Unfortunately, he continued to spiral the interview down in a negative path. I did not get a job offer.

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Mary inTampa in Tampa, Florida

72 months ago

Kindly tell us of your successful or not so much transition stories from working paralegal to something else that utilized your paralegal skills.

I took a job as a stripper when I was 25. One of my friends was a stripper. She got me the job. It was the absolutely sleeziest part of Tampa. Unfortunately, I was not a very good stripper. After three days, they asked me to leave.

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kmm in Wilmington, Delaware

72 months ago

Another escape job away from paralegal.

I obtained a postion in a national well know plumbing Company. To do so, I had to change my college education and remove my Paralegal certifacte from Resume. Additonally, I altered my job title from Paralegal to Legal Assistant. All the rest remained true. And of course I had to edit my job duties; tailor them to the job description. Job duties were true just tweeked to match job descrption.

Great. Got the job. 40K withe great benefits. Problem was fit. As to the work, no problem. Why I was out of there in 6 weeks: For starters, a Plumber threatened to throw me up againt the wall becasue I spoke to him in a "college eduacated voice." Not a good day. To complicate the situation, the head plumber whose paper work I was handling was hitting on me, every week, big time.

Bottom line- I was out the door. Why: a college educated gal, who dressed down to blend in with the crew of office people _ I love busines casual- still, struck the wrong interest and accord with the blue-collar employees. Bad fit- and very unsusual circumstance - but they happened. NO-I did not incite them.

Another escape from the legal world with comparable pay and benefits failed.

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kmm in Wilmington, Delaware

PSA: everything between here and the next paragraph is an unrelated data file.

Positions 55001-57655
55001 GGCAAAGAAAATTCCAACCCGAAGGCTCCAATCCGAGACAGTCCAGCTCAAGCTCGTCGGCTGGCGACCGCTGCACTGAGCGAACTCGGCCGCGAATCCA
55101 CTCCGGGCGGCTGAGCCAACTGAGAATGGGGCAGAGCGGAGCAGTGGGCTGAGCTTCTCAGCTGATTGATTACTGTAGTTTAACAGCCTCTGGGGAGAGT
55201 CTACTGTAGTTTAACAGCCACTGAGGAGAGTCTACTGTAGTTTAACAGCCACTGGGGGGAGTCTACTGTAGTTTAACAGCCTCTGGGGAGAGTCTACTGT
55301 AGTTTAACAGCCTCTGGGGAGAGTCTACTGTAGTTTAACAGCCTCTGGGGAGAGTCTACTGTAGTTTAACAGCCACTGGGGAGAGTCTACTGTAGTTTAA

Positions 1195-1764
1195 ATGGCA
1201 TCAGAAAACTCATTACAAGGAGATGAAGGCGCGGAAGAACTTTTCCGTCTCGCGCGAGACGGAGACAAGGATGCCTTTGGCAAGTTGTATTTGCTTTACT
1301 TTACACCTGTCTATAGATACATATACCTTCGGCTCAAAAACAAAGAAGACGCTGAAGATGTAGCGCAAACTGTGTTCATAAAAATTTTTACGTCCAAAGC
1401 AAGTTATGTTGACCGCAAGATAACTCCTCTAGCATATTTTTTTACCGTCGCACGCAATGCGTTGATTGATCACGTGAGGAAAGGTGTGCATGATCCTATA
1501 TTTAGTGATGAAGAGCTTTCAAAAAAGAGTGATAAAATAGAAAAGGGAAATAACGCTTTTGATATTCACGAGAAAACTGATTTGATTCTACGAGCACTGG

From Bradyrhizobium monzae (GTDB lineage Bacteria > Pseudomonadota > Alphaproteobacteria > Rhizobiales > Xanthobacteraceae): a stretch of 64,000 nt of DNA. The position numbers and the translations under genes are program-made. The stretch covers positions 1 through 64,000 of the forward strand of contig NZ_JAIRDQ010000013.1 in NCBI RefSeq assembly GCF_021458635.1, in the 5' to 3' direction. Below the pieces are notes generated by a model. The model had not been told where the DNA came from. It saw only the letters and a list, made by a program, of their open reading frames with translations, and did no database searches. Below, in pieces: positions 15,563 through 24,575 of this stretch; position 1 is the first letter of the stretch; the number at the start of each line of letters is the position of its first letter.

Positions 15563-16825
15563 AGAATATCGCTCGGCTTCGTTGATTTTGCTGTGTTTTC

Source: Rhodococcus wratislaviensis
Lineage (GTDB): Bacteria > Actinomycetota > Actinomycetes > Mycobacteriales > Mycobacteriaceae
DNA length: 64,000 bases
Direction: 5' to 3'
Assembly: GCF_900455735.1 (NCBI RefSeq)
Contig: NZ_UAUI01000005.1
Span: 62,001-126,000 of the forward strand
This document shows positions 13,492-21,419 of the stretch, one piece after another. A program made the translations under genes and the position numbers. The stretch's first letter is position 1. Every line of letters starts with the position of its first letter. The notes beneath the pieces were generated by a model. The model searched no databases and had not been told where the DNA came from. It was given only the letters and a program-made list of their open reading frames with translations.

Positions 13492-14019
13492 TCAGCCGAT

66 months ago

Displaced Legal Professional in Denver, Colorado said:

I tried driving on alternative avenues in my paralegal transferable skills vehicle.

When I was in paralegal school, it was already preaching alternative employment. (It undoubtedly knew, but obviously wouldn't reveal to us, that finding legal jobs around here is hard.)

Fast forward twelve years. I had lost my job and was disgusted with working with and for lawyers. So I sent twenty apps to title companies. In that vein, I applied to auto dealerships for car title work. I thought my skills would transfer nicely. Nuttin'.

I applied to banks for various jobs, from teller to trust department to whatever. Nada.

A hospital advertised for an appointment setter. I thought I offered great experience and transferable skills for that job. ... I applied for that hospital job. No cigar.

My experiences have persuaded me that while paralegals accumulate excellent skills, only law is interested in them, and the "transferable skills" myth is only that - a myth. Your mileage may vary, but probably not by much.

Great comment. You put in your efforts to escape and got nada. And you have outlined "several" tranferable skill "fits" - no cigars.

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kmm in Wilmington, Delaware

66 months ago